Figure 4.11.3.
Example 4.11.11: In R2 , the
boundaries of the Bi form a sequence of concentric circles: B0 is
the unit disc, B1 is the circular
strip between the circle of radius
1 and the circle of radius 2, and so
forth.

1
2

505

## These improper integrals have analogues in higher dimensions, like

;
1
|dn x|.
4.11.42
n+1
Rn 1 + |x|

B3

1
4

Lebesgue integrals

ln x

Figure 4.11.4.
Example 4.11.12: We consider
f (x) = 1[0,1] (x) ln x
L

## as a sum of functions: the function

that is ln x between 1/2 and 1 and
0 elsewhere, plus the function that
is ln x between 1/4 and 1/2 and 0
elsewhere, plus the function that
is ln x between 1/8 and 1/4 and 0
elsewhere, . . . .

1
1 + |x|m

4.11.43

## is L-integrable on Rn if and only if m > n. As shown in gure 4.11.3, dene


?
@
4.11.44
Bi = x Rn  2i1 < |x| 2i , for i = 1, 2, . . .
and set B0 to be the unit ball. (We could set 2i1 |x| 2i ; this would
not aect any integrals, since the overlap would be a set of measure 0.)
Then


1
fi , where fi = 1Bi
.
4.11.45
f=
1
+
|x|m
i=0
(The function f0 is identical to f on the unit ball, and 0 elsewhere; f1 is
identical to f on B1 , and 0 elsewhere, . . . .)
Clearly the fi are R-integrable: they are bounded with bounded support,
and continuous except on two spheres, which certainly have measure 0.
Thus the substance of this example is to show that
;

fi (x)|dn x| < .
4.11.46
i=1

Rn

## The map i : x  2i1 x, for i 1, is a change of variables that takes

B1 to Bi . The change of variables formula gives
;
;
;
1
|fi (x)||dn x| =
f (x)|dn x| =
|dn x|
m
Rn
Bi
Bi 1 + |x|

; 


1
det[Di (x)]|dn x|
=

(x)
i
1 + |x|m
B1
;
;
1
2(i1)n
(i1)n n
=
2
|d
x|

|dn x|
i1
m
(i1)m
m
1
+
|2
x|
2
|x|
B1
B1
;
1
(i1)(nm)
n
=2
|d x|.
4.11.47
m
B1 |x|

If m > n, this geometric series converges, since the sum i 2(i1)(nm)
converges when m > n. 
Example 4.11.12 (An unbounded, integrable function). The function f (x) = 1[0,1] (x) ln x is L-integrable, even though it isnt bounded. As
L
shown in gure 4.11.4, it can be written as a sum of bounded functions:
f (x) =
L


i=0

fi (x),



where fi = 1(2(i+1) ,2i ] (x) ln x.

4.11.48

506

Chapter 4.

Integration

; 1/2i

|ln x| dx
i=0

## Example 4.11.13 shows that Lebesgue integrals are not a strict

generalization of improper integrals: some integrals exist as improper integrals that do not exist
as Lebesgue integrals. But there
is no version of Fubinis theorem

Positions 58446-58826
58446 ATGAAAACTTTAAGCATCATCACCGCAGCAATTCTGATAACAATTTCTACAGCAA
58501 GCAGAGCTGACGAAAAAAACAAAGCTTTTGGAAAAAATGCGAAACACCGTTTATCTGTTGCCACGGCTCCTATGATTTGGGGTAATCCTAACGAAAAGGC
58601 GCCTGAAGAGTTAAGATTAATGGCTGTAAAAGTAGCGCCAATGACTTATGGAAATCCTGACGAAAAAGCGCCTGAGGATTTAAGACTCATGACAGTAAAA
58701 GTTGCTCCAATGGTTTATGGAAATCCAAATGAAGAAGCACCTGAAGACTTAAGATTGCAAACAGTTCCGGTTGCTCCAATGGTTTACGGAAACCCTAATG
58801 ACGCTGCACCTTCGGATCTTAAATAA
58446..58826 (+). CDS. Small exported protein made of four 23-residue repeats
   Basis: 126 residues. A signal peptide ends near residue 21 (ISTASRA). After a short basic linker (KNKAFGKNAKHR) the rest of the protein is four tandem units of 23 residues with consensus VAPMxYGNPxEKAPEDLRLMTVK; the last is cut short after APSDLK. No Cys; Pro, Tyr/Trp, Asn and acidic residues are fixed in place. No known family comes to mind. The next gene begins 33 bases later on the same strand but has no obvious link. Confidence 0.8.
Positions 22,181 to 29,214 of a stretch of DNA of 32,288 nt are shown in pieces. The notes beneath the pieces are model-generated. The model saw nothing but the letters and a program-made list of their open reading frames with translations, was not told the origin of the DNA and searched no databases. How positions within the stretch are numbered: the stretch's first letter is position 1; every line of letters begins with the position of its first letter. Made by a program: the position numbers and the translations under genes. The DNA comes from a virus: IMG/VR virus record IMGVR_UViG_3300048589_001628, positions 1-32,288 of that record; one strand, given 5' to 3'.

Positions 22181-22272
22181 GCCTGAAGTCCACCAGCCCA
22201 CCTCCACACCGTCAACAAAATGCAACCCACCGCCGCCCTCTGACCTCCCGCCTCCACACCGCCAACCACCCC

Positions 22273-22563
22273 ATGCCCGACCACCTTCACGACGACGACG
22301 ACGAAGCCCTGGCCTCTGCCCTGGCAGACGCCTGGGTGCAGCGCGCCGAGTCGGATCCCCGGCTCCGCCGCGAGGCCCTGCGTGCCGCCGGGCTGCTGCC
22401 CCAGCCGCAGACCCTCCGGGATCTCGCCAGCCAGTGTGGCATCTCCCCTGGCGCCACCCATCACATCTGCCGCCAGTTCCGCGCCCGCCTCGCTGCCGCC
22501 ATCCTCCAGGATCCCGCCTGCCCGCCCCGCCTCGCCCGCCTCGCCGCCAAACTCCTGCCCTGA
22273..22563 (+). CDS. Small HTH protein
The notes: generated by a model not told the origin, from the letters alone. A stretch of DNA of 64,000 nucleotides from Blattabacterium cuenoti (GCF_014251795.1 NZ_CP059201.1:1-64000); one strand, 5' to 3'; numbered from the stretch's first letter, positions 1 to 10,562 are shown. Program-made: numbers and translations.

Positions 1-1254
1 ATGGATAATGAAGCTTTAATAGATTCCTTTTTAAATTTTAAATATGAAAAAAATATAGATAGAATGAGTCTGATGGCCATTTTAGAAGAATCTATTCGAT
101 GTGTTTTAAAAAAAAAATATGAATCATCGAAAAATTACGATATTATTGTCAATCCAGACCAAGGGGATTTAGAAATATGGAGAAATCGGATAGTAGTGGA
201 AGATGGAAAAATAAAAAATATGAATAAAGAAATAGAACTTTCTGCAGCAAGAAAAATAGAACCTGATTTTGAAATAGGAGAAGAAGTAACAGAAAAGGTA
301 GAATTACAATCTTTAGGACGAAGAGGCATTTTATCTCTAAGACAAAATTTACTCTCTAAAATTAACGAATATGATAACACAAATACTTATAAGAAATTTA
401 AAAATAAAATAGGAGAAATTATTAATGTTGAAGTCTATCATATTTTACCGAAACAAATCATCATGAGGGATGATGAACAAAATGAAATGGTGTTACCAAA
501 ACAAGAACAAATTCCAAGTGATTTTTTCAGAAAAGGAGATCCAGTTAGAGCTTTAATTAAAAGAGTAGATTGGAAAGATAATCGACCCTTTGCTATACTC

or the change of variables formula
for improper integrals that depend
on cancellations, and Lebesgue integration wisely forbids them.

4.11.49

1/2i+1

## Example 4.11.13 (A function that is not Lebesgue integrable).

Some improper one-dimensional integrals do not correspond to Lebesgueintegrable functions: integrals whose existence depends on cancellations,
like
;
sin x
dx.
4.11.50
x
0
As you may recall from one-variable calculus, this improper integral is dened to be
; A
sin x
lim
dx,
4.11.51
A 0
x
and we can show that the limit exists, for instance, by saying that the series
; (k+1)

sin x
dx
4.11.52
x
k
k=0

## Exercise 4.11.16 asks you to

justify the argument in example
4.11.13.

## is a decreasing alternating series whose terms go to 0 as k . But this

works only because positive and negative terms cancel: the area between
the graph of sin x/x and the x axis is innite, and there is no limit

; A
 sin x 

 dx.
lim
4.11.53
A 0  x 
The integral in equation 4.11.50 does not exist as a Lebesgue integral. By
our denition, f is L-integrable implies that |f | is L-integrable, which is
not the case here. Note that we would not want this integral to exist, since
the change of variables formula fails for this sort of improper integral (see
exercise 4.11.17).

## Some elementary properties of the Lebesgue integral

Just as Riemann integrals are
used to dene volume, Lebesgue
integrals can be used to dene
volume in the sense of Lebesgue,
known as measure. This is discussed in appendix A.22.

Proposition
in
4.11.14 (The Lebesgue integral is linear). If f and g
are L-integrable and a, b are constants, then af + bg is L-integrable and
;
;
;
(af + bg)(x)|dn x| = a
f (x)|dn x| + b
g(x)|dn x|.
Rn

Rn

Rn




Proof. If f = fk and g = gk , then af + bg = (afk + bgk ). Indeed,
L
L
L

the series (afk + bgk ) will converge except on the union of the sets where


the series k |f (x)| and k |g(x)| diverge, and the union of two sets of

4.11

Lebesgue integrals

507

measure 0 is still of measure 0 (see theorem 4.4.4). For x not in this set, the
result follows from the corresponding statement for series of numbers. 
It is not true that the product of two L-integrable functions is necessarily
1[1,1] (x)

L-integrable; for instance, the function
is L-integrable, but its
|x|
square is not. However, we have the following result.
Proposition
in
4.11.15. If f is L-integrable on Rn , and g is R-integrable
n
on R , then f g is L-integrable.

Proof. Since f is L-integrable, we can set f = k fk , where the functions
L
fk are R-integrable and
;
|fk (x)| ||dn x| < .